The 22nd National Conference on LGBT Equality: Creating Change will be held at the Sheraton Dallas Hotel in beautiful downtown Dallas, Texas, Feb. 3 – 7, 2010. Produced by the National Gay and Lesbian Task Force, the Creating Change Conference (as it is affectionately known) is the nation’s pre-eminent political, leadership and skills-building conference for the LGBT social justice movement. Since 1988, Creating Change has been the opportunity for thousands of committed people to develop and hone their skills, celebrate victories, build community, and to be inspired by visionaries of our LGBT movement and allied movements for justice and equality.

The primary goal of the Creating Change Conference is to build our movement’s political power from the ground up to secure our overarching goal of full equality, social justice and dignity for lesbian, gay, bisexual and transgender people in the United States.

Please join us!
Upwards of 2000 people attend the Creating Change Conference from all over the United States, with a few attendees from other countries. Attendees include:

  • people just like you who are creating change every day
  • young and old activists
  • organizers and activists of color
  • paid and unpaid staff people at LGBT political or community organizations
  • lesbian, gay, bisexual and transgender advocates and straight allies
  • elected and appointed officials
  • leaders of campus communities and local community centers.

Creating Change is an annual gathering of organizers and activists working to create a world in which our sexual orientations and gender expressions will be welcomed and celebrated. Please join us in Dallas, Feb. 3 – 7, 2010!

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Freedom Inc ~ Kabzuag Vaj

NGEC just wrapped up our final 2009 peer learning call with the  OFP cohort and our  special guest speaker, Kabzuag Vaj of Freedom Incorporated.  The OFP participants asked great questions and heard engaging examples of Freedom Inc’s work around what cultural change means  for them and what kinds of decisions and strategies have shaped who they are as a social justice organization.

About Freedom Inc
:  Freedom, Inc.’s mission is to inspire and educate individuals through leadership development and community organizing that will bring about social, political, cultural, and economic change to low-income communities.  Their projects include advocacy & services for victims of domestic violence, as well as weekly youth groups where girls and boys learn about & discuss leadership, healthy relationships, academic & community issues, and anti-oppression principles & tactics.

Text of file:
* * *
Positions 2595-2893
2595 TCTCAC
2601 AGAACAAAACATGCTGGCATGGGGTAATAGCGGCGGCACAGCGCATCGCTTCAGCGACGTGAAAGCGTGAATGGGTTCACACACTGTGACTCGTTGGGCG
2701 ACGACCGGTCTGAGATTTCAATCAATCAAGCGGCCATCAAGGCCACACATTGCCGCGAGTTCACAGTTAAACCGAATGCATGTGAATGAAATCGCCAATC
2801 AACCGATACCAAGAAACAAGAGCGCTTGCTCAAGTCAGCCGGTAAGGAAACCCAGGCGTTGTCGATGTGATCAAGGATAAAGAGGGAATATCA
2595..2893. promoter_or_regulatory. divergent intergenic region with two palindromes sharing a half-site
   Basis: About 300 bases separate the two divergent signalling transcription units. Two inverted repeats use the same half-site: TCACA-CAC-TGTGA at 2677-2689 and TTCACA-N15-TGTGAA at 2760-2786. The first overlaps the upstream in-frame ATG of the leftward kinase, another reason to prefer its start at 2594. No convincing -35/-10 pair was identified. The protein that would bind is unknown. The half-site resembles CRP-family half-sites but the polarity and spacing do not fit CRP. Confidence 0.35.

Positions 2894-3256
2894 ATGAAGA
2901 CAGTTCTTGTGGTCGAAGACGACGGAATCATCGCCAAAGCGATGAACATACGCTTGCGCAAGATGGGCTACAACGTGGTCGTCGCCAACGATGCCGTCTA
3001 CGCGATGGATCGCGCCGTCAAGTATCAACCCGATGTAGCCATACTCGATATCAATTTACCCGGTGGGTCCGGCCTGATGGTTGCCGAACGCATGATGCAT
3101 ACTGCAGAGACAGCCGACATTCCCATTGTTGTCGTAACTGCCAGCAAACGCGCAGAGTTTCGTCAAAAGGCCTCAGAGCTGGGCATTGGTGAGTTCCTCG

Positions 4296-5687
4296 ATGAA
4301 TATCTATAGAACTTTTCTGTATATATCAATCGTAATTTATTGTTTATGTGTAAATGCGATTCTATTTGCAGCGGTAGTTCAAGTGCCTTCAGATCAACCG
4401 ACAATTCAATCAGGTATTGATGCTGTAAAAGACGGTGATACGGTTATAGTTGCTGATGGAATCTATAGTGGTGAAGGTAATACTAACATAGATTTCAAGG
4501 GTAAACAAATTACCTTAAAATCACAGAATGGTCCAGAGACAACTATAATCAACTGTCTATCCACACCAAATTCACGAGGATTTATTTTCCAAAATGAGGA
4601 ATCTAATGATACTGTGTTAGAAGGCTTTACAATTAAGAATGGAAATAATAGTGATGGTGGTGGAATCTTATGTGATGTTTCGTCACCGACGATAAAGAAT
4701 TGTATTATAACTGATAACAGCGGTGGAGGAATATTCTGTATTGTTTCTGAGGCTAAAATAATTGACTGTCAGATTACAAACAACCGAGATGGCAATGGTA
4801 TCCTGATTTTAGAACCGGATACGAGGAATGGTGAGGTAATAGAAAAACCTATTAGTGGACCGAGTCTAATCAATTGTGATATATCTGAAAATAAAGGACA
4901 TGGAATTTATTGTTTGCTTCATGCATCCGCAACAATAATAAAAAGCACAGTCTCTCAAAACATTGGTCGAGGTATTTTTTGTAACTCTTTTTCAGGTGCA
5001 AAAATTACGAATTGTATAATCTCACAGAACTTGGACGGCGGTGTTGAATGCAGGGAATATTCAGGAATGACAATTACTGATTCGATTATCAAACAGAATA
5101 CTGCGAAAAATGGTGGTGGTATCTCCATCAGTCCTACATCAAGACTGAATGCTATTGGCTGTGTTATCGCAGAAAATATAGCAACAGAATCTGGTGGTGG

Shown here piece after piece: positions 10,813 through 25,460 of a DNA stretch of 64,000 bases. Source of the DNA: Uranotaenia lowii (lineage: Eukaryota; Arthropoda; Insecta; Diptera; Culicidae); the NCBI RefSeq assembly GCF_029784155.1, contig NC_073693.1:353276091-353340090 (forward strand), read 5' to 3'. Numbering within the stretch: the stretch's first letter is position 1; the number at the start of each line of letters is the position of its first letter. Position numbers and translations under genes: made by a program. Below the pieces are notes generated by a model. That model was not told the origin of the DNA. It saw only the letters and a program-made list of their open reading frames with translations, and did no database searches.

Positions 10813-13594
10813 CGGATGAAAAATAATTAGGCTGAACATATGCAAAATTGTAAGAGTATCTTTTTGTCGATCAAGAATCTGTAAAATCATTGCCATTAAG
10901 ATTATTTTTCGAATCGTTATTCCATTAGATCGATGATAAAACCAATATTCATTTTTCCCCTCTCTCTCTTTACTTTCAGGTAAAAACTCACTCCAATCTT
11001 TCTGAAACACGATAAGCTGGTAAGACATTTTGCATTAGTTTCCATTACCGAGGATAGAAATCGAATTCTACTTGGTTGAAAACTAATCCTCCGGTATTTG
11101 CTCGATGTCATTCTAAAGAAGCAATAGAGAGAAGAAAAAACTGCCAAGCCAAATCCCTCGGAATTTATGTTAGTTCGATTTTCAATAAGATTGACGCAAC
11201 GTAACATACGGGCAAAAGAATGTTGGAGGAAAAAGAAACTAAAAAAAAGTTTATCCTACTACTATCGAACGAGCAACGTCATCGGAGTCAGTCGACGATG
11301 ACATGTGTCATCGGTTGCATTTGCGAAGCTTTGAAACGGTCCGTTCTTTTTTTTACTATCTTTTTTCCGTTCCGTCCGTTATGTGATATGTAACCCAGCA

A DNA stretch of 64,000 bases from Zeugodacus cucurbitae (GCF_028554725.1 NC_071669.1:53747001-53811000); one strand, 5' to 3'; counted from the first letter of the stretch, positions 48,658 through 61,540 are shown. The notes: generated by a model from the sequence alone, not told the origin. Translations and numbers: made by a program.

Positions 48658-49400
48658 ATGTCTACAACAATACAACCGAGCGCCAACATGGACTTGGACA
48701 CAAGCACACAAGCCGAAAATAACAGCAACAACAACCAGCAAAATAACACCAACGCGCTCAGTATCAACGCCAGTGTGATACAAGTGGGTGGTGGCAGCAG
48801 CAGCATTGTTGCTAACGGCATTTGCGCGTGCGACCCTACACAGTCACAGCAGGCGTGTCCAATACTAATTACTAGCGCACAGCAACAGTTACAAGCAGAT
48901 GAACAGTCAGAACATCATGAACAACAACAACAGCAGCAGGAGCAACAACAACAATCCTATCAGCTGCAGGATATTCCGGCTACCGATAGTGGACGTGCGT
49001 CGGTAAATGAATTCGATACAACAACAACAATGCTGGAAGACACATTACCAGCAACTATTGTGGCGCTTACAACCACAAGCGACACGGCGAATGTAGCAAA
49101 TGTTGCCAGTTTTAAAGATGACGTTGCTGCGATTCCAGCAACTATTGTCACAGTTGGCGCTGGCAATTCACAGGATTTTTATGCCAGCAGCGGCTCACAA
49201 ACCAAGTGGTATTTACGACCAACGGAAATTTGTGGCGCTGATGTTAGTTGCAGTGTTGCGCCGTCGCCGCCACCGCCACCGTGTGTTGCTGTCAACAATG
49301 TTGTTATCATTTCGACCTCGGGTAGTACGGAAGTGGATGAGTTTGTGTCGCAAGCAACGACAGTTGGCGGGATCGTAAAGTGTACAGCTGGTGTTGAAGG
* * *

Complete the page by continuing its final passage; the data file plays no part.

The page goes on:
Freedom Inc was founded in 2000 by a group of young Southeast Asian girls in Wisconsin who came together to talk about community issues. As stories were shared, they realized that many forms of oppression were taking place within and amongst their community, which consists of low-income Hmong and other Southeast Asians.  They reflected on the violence within many of their own families, & realized that those incidences related to larger systemic issues of poverty, racial profiling, immigration, & other forms of violence that continually impact their community.

Freedom Inc:
image from

Kabzuag Vaj is a long-time advocate for Hmong women, girls, and families.  She is a co-founder and current Executive Director of Freedom Inc. As part of her position, she also works on program development and advocacy for families experiencing domestic violence. Formerly, she worked at the Hmong American Women Association. More recently, she has been part of a team of Hmong women activist/advocates working to address root causes of abusive international marriages. Kabzuag has participated in several groups including INCITE! Radical Women of Color Working to End Violence, National Coalition Against Domestic Violence, Wisconsin Coalition Against Domestic Violence, the Advisory Board of Creative Intervention-San Francisco and the Madison Equal Opportunity Commission. She earned a B.A. in history from the University of Wisconsin-Madison. Kabzuag has studied and lived in Thailand. A Hmong refugee, she and her family have been active community members in Madison for more than 25 years.

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Nov 5th in San Jose ~ “Finding the Words Translating API/LGBT Issues Into Action”

FREE (donations are welcome!)

November 5, 2009 | Registration Begins 6:30 PM | Event 7:00 PM – 9:00 PM
United Way Bldg., Rm. 105
1922 The Alameda, San Jose, CA 95126

” LGBT issues are API issues. Find out how immigration and marriage equality affect our communities and how conversations about these issues are lost in translation.

Panel includes representatives from API Equality, Out4Immigration and Song That Radio.  For more information or to RSVP, go to”

South Bay First Thursdays is a monthly dinner series for people in the non-profit, for-profit, and government sectors interested in Asian American & Pacific Islander (AA&PI) community issues and service opportunities. Our mission is to foster a sense of community and understanding through educational events, focusing on Asian Americans and Pacific Islanders.